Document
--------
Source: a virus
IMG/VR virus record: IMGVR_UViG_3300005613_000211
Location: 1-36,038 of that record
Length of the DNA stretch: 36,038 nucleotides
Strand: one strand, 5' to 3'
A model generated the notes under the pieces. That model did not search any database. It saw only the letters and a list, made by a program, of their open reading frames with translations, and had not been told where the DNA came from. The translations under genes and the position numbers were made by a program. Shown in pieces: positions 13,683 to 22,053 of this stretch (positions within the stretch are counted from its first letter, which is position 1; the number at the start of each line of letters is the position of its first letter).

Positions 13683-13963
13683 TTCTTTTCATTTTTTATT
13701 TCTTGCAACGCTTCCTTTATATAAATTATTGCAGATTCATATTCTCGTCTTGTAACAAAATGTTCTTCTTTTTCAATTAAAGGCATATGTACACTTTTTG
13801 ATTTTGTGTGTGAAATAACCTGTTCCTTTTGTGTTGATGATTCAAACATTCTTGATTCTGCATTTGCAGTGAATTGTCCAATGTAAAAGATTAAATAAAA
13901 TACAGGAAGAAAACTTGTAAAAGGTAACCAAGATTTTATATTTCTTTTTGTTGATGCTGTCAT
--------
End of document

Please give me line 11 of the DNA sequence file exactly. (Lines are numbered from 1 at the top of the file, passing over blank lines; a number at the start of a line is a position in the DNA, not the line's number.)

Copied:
13901 TACAGGAAGAAAACTTGTAAAAGGTAACCAAGATTTTATATTTCTTTTTGTTGATGCTGTCAT